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# Physics/Egg drop

Question
I have worked on this for a week any ideas would help.
Egg holder that will protect large egg from 1st story then 2nd story
No more than 2 lbs
6 inch max in all directions
May not contain wings or parachute
Must drop straight down
Plastic bubble wrap and or other store bought packaging materials are not permitted
No splatterables such as jello peanut butter or liquids
Must be built for easy placement and removal you have 10 seconds to place egg before drop. 10  seconds to remove after
Must withstand multiple drops with only minor repairs

Thank you for any ideas

Hello Teri,

I never did one of these when I was in school. Now I'm surprised to see how many variations on the rules there are. The initial potential energy will have been converted to kinetic energy at the contact point. That energy would splat the egg if it fell without protection. In general, the idea is to have a way to absorb a large portion of the energy through crumpling of the container. That way there will be little energy left to crumple the egg. Another point to consider is that the egg shell does have some strength. You can take advantage of that if you nest the egg in a space that fits it well.

Egg drop projects have been discussed extensively at allexperts. Use this web address to see what has been said about egg drop projects before:
http://en.allexperts.com/sitesearch.htm?terms=egg+drop&cnl=Physics-1358&sdn=en
Perhaps none of the discussions will exactly fit your rules. But you can pick and choose strategies that could work for you. Some of what you find there are my previous replies to similar questions. As an example, look for my reply to Kyle.

But I need to throw in my own idea for your set of rules too. The 6 inch maximum is a challenge. A sphere with 6 inch diameter would give you more room to work with than other shapes. I suggest that you look at a craft store for a 6 inch Styrofoam ball. If you can get one (or one nearly as large), and if you could cut it in half, then I picture making an egg-shaped pocket in the center of your sphere. As I said above, the egg shell does have surprising strength providing that forces on the egg are distributed over the surface so there is no spot that has a concentration of force. Shaping that pocket will be hard to make perfect, so I suggest making it oversize and lining it using pieces from a thin sheet of foam rubber or quilt batting. Can you have the egg you will be dropping ahead of time? (Not all 'large' eggs are the same size and you do not want the egg to be squeezed when you put the halves together or for the egg to have room to move about in your pocket.) How can you secure the 2 halves together in the 10 seconds allowed? That might be hard. Consider wrapping each half with tape so that then you need just add tape to hold the 2 pieces together in your 10 seconds. In that case, perhaps you should look for a 5 inch ball.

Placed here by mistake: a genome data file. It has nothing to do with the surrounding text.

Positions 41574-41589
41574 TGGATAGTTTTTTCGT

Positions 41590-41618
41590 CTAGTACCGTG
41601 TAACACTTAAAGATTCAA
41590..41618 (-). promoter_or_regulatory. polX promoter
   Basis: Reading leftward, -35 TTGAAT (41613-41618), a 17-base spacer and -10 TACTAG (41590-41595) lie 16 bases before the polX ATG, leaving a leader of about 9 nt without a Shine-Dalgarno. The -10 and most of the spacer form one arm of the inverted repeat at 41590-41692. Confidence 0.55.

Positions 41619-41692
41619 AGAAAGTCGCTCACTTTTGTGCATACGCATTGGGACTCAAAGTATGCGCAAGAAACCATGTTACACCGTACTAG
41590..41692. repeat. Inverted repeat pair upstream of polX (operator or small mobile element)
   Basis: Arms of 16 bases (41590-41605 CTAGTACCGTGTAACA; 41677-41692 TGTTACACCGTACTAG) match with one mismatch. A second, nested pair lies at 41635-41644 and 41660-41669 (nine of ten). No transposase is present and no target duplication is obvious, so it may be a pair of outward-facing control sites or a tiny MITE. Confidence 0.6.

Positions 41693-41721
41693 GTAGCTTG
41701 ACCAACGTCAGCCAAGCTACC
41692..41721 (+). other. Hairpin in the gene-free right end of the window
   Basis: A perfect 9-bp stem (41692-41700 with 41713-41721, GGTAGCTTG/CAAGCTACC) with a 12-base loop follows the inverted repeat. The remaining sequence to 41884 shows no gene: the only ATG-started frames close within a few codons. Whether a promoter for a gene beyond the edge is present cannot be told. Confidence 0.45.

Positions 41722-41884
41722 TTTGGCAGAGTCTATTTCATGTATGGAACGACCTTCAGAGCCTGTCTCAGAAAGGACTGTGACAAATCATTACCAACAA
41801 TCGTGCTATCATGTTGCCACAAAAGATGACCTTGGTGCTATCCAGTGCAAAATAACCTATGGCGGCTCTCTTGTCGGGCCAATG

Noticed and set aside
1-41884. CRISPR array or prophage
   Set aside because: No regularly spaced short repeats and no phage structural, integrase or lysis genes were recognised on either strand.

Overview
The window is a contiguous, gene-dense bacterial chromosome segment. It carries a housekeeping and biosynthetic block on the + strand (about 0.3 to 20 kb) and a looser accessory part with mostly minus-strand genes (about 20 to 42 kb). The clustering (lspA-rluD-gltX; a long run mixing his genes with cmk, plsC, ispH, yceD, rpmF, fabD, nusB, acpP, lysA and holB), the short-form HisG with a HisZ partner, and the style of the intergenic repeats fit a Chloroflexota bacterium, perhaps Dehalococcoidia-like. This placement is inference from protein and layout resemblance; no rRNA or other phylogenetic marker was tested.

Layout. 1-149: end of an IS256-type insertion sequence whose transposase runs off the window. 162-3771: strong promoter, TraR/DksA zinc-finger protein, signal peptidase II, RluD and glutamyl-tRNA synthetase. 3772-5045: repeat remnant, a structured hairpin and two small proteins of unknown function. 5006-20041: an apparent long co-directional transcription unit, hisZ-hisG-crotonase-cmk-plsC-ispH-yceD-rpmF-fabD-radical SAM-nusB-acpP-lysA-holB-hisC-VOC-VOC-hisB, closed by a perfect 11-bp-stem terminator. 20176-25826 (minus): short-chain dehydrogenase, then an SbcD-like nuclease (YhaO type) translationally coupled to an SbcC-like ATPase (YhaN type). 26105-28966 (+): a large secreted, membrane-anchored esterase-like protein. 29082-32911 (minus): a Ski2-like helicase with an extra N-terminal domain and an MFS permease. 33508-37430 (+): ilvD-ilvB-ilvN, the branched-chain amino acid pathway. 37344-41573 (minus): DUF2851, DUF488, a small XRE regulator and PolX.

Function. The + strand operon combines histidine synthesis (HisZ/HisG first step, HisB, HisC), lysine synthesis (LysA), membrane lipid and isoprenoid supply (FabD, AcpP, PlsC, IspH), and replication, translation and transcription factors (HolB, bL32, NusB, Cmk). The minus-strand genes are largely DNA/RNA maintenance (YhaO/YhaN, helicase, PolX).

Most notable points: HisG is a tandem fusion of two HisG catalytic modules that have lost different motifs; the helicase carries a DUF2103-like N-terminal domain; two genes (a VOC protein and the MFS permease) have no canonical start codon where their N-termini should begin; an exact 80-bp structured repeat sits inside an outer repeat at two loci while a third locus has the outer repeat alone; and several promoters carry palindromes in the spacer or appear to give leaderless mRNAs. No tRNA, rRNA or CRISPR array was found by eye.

Whatever method you decide on: test, improve, test, improve, test, improve until it works.

I hope this helps,
Steve

Physics

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#### Steve Johnson

##### Expertise

I would be delighted to help with questions up through the first year of college Physics. Particularly Electricity, Electronics and Newtonian Mechanics (motion, acceleration etc.). I decline questions on relativity and Atomic Physics. I also could discuss the Space Shuttle and space flight in general.

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I have a BS in Physics and an MS in Electrical Engineering. I am retired now. My professional career was in Electrical Engineering with considerable time spent working with accelerometers, gyroscopes and flight dynamics (Physics related topics) while working on the Space Shuttle. I gave formal classroom lessons to technical co-workers periodically over a several year period.

Education/Credentials
BS Physics, North Dakota State University
MS Electrical Engineering, North Dakota State University